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Understanding Debt Management Plans.... Benefits & Disadvantages

There are a number of benefits in using a Debt Management Plan if you are struggling with mounting debts. However it is important to remember that there are some drawbacks as well.

  • You'll only pay what you can afford each month.
  • In some cases interest will be frozen.
  • You won't have to deal with creditors, we'll do that for you.
  • We can support you should creditors contact you.
  • You needn't tell your family and frieds if you don't want to.
  • We will review your plan if your circumstances change.
  • It's not a legaly binding agreement.
  • We cannot stop creditors contacting you.
  • Your debt can still get worse.
  • It can take a long time to complete a management plan.
  • It will affect your credit rating.
  • If interest isn't frozen it can continue to build up.

Would you like to talk to somebody first?

Throughout the process one of our trained debt advisors will always be available to talk through the various solutions we can offer and answers any questions you may have

Dealing with Debt - 5 Things You Should Know

  1. There are sources of free debt and advice services. Contact the Money Advice Service on www.moneyadviceservice.org.uk/en/articles/where-to-go-to-get-free-debt-advice or 0300 500 5000 (8-8 Monday - Friday, 9-1 Saturday).
  2. You should have been advised on all options for dealing with debt. Protocol compliant providers will explain all the options that are open to you (e.g. bankruptcy, debt relief order, individual voluntary arrangement, debt management plan). The advantages and disadvantages of each will be discussed with you so you can make an informed choice.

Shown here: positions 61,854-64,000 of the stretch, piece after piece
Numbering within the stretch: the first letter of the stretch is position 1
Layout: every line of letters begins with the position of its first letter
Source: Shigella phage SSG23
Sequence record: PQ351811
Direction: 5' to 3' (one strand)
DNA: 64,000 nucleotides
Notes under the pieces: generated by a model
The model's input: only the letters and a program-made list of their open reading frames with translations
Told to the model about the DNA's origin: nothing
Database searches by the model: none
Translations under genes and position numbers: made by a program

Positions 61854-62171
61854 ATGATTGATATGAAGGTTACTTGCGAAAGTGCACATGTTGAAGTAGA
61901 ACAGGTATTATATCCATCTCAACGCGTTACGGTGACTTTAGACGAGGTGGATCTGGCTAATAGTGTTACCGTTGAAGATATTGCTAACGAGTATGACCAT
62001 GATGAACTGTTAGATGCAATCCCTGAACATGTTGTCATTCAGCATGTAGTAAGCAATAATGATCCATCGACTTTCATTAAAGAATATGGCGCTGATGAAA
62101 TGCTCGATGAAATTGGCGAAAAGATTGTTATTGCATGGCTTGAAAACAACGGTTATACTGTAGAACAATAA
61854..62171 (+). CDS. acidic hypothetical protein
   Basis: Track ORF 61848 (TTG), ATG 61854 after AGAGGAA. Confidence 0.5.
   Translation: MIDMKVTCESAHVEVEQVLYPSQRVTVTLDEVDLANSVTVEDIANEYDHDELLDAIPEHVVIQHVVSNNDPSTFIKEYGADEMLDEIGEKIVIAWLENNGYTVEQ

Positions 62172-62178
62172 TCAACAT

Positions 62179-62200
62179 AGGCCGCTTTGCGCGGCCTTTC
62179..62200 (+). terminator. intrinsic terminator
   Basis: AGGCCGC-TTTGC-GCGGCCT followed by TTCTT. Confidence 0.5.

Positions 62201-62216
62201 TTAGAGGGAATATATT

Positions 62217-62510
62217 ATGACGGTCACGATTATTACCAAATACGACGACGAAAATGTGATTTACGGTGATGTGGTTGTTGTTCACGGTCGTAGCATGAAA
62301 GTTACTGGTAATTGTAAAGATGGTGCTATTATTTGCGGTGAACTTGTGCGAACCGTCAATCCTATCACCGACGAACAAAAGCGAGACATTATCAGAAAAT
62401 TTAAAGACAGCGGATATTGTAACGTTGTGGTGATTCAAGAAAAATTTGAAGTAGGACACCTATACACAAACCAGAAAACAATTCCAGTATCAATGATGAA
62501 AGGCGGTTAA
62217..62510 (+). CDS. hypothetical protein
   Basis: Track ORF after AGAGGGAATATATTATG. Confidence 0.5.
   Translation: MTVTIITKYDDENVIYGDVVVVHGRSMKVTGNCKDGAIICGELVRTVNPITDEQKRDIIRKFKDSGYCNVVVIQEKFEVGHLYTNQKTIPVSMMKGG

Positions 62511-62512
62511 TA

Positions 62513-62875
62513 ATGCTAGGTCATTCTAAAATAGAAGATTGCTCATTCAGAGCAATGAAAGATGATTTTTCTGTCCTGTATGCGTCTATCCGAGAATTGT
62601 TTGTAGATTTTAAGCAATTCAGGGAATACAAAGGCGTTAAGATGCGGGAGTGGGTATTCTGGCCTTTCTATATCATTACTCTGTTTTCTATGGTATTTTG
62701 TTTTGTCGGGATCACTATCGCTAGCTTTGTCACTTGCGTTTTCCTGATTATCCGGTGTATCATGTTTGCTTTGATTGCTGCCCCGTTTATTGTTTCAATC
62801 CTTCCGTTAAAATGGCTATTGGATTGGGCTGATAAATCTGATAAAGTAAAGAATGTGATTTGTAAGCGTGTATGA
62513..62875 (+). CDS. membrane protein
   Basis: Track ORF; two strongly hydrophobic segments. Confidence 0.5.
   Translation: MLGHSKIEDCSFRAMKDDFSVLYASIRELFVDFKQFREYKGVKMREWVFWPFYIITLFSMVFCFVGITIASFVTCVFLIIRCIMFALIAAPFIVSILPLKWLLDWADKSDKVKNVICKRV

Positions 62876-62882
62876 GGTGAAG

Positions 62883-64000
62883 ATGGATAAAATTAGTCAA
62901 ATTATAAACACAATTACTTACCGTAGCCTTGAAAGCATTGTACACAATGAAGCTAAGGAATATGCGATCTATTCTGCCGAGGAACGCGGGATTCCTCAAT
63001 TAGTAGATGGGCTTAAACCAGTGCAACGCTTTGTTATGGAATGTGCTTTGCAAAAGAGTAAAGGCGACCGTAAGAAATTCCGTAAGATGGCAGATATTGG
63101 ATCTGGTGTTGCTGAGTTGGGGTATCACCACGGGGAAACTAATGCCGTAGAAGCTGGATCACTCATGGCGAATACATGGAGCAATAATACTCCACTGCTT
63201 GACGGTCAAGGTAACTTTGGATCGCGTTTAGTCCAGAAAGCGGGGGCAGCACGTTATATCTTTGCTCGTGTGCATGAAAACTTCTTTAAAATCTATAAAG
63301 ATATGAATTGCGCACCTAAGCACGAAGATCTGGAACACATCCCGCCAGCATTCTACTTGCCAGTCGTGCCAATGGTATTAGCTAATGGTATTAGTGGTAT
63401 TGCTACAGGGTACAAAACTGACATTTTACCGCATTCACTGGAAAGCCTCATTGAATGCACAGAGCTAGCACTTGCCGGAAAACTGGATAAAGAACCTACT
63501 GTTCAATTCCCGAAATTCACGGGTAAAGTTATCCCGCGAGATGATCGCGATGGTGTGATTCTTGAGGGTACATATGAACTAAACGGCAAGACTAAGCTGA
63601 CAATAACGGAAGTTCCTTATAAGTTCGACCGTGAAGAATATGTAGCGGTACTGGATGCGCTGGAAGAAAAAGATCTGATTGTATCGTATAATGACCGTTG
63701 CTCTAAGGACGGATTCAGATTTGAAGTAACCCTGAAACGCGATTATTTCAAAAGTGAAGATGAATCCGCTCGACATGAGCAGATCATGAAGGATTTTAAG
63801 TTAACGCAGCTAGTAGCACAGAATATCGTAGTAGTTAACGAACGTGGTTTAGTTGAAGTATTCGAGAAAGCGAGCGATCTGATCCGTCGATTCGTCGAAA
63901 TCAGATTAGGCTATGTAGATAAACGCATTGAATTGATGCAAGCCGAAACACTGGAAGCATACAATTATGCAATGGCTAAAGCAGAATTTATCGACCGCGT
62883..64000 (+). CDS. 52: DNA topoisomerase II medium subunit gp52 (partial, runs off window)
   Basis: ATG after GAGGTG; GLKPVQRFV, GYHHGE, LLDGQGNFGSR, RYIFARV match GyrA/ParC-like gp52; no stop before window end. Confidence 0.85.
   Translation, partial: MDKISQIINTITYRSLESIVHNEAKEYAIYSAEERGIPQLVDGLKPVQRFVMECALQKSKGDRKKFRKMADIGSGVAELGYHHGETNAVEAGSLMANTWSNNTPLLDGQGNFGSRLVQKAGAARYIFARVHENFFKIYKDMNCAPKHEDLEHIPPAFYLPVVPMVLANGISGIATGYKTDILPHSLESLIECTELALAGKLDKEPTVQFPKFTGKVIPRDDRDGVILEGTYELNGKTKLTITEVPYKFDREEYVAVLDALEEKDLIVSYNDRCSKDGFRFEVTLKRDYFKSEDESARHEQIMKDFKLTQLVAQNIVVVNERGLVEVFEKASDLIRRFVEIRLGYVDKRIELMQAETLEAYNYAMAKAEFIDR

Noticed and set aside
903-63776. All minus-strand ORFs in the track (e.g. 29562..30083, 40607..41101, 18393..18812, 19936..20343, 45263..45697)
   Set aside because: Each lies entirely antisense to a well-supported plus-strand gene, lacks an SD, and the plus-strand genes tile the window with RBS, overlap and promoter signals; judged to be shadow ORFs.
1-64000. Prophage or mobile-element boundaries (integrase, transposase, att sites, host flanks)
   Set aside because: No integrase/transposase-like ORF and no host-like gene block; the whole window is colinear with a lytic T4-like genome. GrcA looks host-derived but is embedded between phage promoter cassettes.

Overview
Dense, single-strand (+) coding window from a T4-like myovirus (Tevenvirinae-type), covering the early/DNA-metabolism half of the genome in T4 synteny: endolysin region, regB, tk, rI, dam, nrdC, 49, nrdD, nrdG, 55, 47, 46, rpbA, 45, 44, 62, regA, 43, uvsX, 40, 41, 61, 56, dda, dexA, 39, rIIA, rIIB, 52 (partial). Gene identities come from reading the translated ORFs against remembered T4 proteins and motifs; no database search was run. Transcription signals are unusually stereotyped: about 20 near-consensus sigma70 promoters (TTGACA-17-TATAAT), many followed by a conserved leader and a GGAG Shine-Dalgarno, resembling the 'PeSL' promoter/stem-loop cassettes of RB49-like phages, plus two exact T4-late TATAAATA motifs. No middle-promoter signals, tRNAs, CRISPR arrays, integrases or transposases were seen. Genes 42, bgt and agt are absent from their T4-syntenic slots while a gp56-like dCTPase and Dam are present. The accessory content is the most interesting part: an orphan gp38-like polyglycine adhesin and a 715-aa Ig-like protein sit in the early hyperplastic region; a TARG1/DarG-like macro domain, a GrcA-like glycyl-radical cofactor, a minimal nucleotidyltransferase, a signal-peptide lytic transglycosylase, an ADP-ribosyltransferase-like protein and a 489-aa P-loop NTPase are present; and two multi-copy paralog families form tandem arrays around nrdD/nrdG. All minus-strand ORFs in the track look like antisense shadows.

3. You will know the estimated total cost to you of the arrangement and the time it will take for your debts to be paid. Protocol compliant providers will always give you this information. If your provider does not you must ask to find out. Any money you pay to your provider to cover their fees will not be used to repay your debts. Think carefully if more money is being used to pay your providers than your creditors.
  4. Your provider will go through a full and accurate budgeting process with you. This is vital to make sure that the payments you are asked to make are affordable for yourself and fair to your creditors.
  5. If you are not happy with the service you recieve, you can complain. You should refer such complaints to the provider first to give them a chance to put things right. They should tell you clearly how to do this. If they are a member of the DRF or the DEMSA they will also tell you how to use their own concillation and complaints scheme as a second step. You can be repaid any fees charged and may be awarded compensation by these schemes. If you are still not happy with the outcome, you can complain to the Financial Ombudsman Service (www.financial-ombudsman.org.uk/) which is an independant service who will look into your complaint and can award you compensation if they decide in your favour.
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